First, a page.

3. Value – Many Dinos are languishing in collections because they were purchased as part of a tax free exchange after somebody sold a $3m (or more) F car and needs to purchase cars to avoid taxes. These guys are not driving, repairing or enjoying their cars in the way that many of you do. It’s also hard to argue that at $500k+, driving habits have changed. In recent months, I was offered 3X my purchase price for my car. In fairness, I discussed selling it with my wife. When I brought up the subject, she looked at me like I had three heads; she’s the greatest. In fact, she commented that she thought I would one day leave it to our sons.
4. Driving – While the collector market has changed the Dino world and many Dinos don’t get out of the garage, mine does. I drive it often. I park it in parking lots (OK, in the back, away from other cars), while I’m at dinner. I take my sons to their ball games, music lessons, etc. in the Dino. I am confident that this helps their appreciation grow and that they will always remember taking “fun” cars to their various functions. It’s a kind of bonding.
5. Younger Generation – I have two sons, 8 & 13. They’ve learned (and continue to learn) to appreciate vintage cars. I’m lucky and have a few “fun” cars in the garage. The Dino is the favorite, by far. When deciding which car to take, they always choose the Dino. They see the Dino as being much cooler than modern sports cars. I believe the hobby is alive and well with the younger generation.
6. Limited Choices – My kids would love an obnoxiously colored Lambo or F car in the garage. But if you purchase a modern care, you’re buying an automatic (call it what you want). My most modern car is a 550 Maranello, the last F car to be manufactured exclusively with a manual transmission. I can’t imagine getting the same visceral experience from an F1 or E gear car. I love driving and have no interest in a two pedal car.
7. Posting – While most of you are very kind, there seems to be little tolerance for those new to the forum or not in the know. Sure, there are old threads on various subjects and some things have been discussed beyond the realm of necessary, but nobody will post if they are made to feel badly for doing so.
8. dtortoise3 – I’d love to have your kit, jack, etc. Please let me know if you want it to have a good home. I don't show my car, but would love to have the whole package.
So there you have it, my $0.02. Bottom line, please keep posting.
It's all about the money now, right?
These cars are $400K investments, no longer are they $40K fun cars, and that changes the complexion of the conversation.
It seems to me that when cars start to hit these kinds of numbers, the ownership mentality goes from, "Gee, these are great driver cars" to "Gee, will these prices hold out, are we in a bubble, how much is insurance, wow tires are expensive."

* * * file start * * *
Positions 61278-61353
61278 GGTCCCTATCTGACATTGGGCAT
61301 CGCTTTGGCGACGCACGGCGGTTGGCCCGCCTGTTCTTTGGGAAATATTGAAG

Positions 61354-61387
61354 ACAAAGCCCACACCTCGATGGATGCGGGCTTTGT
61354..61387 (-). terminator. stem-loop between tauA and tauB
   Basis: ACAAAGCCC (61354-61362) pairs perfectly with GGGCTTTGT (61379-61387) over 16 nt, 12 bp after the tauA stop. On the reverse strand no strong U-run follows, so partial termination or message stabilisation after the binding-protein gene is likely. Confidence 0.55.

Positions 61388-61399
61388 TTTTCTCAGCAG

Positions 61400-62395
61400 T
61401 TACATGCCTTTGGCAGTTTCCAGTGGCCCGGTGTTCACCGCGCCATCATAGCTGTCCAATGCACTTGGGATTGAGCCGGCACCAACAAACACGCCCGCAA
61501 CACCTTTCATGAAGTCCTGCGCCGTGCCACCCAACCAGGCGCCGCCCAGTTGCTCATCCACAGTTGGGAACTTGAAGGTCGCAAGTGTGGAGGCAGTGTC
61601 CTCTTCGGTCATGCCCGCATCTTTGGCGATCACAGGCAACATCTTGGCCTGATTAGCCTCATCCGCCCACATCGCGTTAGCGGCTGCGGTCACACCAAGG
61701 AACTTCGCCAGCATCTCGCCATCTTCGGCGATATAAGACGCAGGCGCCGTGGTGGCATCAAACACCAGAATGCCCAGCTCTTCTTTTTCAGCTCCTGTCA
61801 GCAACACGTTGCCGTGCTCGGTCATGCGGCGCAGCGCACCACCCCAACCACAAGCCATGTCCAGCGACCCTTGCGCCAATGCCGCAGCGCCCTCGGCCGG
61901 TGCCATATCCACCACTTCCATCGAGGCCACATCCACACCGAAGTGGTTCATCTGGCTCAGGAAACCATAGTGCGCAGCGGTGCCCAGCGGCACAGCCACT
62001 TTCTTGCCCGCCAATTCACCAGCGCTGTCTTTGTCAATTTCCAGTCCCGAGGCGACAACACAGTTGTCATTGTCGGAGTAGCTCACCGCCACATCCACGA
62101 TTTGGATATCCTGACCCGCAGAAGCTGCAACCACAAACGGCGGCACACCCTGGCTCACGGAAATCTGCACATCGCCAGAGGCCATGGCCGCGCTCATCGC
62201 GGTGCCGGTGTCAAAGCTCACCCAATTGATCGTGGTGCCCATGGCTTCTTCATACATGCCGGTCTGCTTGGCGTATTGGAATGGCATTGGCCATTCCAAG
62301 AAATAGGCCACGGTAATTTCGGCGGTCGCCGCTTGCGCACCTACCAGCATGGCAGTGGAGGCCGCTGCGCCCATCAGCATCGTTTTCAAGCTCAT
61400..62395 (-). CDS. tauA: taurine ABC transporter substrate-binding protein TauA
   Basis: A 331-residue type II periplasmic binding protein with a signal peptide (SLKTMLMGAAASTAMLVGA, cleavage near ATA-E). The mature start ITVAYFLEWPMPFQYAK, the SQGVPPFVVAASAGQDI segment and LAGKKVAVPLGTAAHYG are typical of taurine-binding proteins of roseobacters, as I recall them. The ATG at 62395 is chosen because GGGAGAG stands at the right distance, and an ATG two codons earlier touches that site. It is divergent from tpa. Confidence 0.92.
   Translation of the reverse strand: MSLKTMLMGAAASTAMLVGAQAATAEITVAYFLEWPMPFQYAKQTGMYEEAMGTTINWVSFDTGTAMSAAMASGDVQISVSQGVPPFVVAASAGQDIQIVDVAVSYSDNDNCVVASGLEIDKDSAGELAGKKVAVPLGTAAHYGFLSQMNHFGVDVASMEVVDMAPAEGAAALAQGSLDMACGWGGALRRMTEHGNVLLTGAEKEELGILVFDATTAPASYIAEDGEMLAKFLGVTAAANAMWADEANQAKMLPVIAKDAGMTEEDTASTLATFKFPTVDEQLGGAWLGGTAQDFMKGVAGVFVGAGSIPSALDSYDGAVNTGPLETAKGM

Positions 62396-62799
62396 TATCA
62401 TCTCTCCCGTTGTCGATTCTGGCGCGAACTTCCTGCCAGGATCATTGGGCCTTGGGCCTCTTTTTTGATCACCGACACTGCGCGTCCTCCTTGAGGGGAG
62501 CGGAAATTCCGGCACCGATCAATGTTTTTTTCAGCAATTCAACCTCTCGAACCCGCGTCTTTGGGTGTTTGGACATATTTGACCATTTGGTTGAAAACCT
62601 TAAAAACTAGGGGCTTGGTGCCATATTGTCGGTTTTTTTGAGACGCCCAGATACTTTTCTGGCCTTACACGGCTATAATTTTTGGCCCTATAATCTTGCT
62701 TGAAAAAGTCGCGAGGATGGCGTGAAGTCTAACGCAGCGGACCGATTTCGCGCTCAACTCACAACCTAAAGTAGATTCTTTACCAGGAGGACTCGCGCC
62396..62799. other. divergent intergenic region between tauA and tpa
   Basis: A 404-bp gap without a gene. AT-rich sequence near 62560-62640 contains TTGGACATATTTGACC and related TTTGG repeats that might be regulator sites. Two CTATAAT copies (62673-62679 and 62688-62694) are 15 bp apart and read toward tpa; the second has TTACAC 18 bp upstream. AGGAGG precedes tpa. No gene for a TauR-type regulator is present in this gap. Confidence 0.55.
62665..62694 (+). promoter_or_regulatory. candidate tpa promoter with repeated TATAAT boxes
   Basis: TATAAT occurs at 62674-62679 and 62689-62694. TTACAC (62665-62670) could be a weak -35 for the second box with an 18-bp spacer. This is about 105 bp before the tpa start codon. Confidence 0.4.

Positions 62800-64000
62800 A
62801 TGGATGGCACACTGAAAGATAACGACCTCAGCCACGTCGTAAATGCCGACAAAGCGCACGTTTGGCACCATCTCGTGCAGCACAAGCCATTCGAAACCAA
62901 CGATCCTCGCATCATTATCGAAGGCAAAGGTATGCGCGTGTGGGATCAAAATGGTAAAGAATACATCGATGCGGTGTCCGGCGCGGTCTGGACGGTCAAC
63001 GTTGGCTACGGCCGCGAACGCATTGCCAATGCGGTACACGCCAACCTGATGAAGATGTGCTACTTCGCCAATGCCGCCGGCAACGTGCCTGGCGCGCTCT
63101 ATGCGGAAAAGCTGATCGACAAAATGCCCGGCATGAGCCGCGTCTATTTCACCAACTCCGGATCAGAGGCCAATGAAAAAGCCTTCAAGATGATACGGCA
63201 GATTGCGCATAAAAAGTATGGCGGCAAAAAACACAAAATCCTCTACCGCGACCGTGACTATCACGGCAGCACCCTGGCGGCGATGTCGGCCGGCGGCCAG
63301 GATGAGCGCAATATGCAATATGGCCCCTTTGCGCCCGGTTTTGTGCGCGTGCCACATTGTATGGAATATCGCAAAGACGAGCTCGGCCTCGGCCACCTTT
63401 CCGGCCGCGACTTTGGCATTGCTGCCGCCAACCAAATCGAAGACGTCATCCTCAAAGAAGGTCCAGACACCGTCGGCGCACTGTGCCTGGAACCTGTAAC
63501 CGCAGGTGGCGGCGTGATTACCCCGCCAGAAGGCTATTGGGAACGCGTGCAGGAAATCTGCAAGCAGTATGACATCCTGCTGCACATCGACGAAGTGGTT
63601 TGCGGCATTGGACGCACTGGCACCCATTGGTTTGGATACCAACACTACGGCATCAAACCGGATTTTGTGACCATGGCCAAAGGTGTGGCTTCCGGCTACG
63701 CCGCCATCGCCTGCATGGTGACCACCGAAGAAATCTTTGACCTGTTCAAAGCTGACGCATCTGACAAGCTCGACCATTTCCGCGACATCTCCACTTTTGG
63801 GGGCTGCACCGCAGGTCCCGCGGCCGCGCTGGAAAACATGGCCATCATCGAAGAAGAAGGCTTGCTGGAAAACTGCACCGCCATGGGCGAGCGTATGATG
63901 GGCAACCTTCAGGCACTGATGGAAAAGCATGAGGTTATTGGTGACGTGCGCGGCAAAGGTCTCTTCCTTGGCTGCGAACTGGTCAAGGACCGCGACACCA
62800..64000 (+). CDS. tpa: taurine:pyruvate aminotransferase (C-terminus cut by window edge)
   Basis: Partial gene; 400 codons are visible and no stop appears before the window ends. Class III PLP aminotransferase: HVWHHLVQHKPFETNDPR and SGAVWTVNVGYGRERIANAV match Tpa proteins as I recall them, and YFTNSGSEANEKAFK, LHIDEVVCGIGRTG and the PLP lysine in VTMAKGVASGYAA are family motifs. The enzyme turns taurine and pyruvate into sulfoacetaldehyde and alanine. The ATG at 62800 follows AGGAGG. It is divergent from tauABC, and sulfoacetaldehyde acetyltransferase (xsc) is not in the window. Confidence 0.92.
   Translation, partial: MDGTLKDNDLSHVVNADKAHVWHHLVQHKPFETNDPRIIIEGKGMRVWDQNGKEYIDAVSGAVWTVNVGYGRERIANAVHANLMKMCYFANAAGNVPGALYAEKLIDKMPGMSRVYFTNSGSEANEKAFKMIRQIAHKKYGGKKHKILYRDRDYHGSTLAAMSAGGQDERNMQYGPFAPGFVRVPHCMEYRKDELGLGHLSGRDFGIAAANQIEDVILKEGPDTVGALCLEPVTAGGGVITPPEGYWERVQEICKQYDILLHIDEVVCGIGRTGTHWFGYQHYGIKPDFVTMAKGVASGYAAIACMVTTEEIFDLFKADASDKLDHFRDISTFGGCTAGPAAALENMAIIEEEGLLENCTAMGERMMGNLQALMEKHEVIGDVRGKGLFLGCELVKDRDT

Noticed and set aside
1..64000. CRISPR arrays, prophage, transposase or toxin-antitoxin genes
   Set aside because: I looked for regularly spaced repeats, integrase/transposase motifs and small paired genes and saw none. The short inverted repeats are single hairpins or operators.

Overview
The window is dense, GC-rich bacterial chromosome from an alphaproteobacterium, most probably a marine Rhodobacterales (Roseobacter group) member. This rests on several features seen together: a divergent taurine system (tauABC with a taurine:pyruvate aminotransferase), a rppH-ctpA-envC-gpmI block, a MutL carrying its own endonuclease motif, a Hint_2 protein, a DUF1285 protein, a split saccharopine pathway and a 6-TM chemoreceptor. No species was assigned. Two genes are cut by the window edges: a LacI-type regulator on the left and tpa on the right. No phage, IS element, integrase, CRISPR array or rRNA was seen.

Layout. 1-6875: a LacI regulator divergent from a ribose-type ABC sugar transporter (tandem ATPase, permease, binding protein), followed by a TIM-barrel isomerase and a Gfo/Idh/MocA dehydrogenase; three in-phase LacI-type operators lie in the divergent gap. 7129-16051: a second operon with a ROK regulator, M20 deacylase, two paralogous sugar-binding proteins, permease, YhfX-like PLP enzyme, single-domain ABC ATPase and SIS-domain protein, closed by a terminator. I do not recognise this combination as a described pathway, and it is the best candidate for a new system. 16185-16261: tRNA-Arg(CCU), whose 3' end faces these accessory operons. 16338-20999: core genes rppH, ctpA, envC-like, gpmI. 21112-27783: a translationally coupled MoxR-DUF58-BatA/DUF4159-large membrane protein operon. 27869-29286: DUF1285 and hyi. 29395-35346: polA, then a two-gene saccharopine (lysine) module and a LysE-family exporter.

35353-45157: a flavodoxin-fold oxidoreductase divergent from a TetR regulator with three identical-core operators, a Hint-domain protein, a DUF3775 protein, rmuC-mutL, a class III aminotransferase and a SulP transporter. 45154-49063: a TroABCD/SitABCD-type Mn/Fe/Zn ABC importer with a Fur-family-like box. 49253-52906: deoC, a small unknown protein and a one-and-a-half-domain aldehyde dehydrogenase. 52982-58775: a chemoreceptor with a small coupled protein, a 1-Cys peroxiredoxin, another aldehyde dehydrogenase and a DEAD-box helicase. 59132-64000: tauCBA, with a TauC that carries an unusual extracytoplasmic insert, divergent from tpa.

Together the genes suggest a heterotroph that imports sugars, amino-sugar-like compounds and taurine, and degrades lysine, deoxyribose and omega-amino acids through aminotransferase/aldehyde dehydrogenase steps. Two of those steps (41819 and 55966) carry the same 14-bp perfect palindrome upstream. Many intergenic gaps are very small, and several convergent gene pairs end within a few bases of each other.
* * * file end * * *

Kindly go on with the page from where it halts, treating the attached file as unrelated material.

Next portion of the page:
It becomes about the dollars, and not the cars, and that's too bad. It's also one of the reasons I sold mine the last time the numbers bumped up. I had a willing buyer who would love the car, and I had a car that was worth too much in my world to drive the way I wanted to.
Perhaps this will happen again. Guys with big bucks will buy them and start driving them again. But I doubt it.
ha, look who started the thread 6 years ago.
I think the trend was starting well before 6 years ago, but there are owners with a passion of 10 out of 10 who live, breathe, and post about their model. Then there are collectors with a passion 6 of 10 who post occasionally about a show and often about the values. They don't post as much about just the Dino as previous owner, but if you add up their posts about Dino, 430 Scud they bought, 911 S, thinking about vintage 12, their 35 footer, their European vacation, and their investment posts it adds up to about same as that one passionate old Dino owner.
I have nothing constructive to contribute.
I'm only a shadetree mechanic.
I'm not very interested in the nuances of the variations of the tags that hung from the radio knobs when first bought or the orientation of the screwheads on the radiator clamps.
I have nothing to contribute to the value threads.
My car is a nice driver, not a concours winner (although I just got second in class at Hilton Head Concours with Steve Barney judging).
I have a lot of fun driving it every week but that doesn't make a good thread.
^ would it kill ya to post a picture then?
Hey less of the old, I may be struggling to get in the damn car now but I still enjoy the driving experience. Unfortunately crawling under the car to do general repairs is getting to be a chore.
Brain and body not quite in tune anymore
Image Unavailable, Please Login
Seems like we have come back to the same place in a weird way.....
Still, it isn't a bad place to be.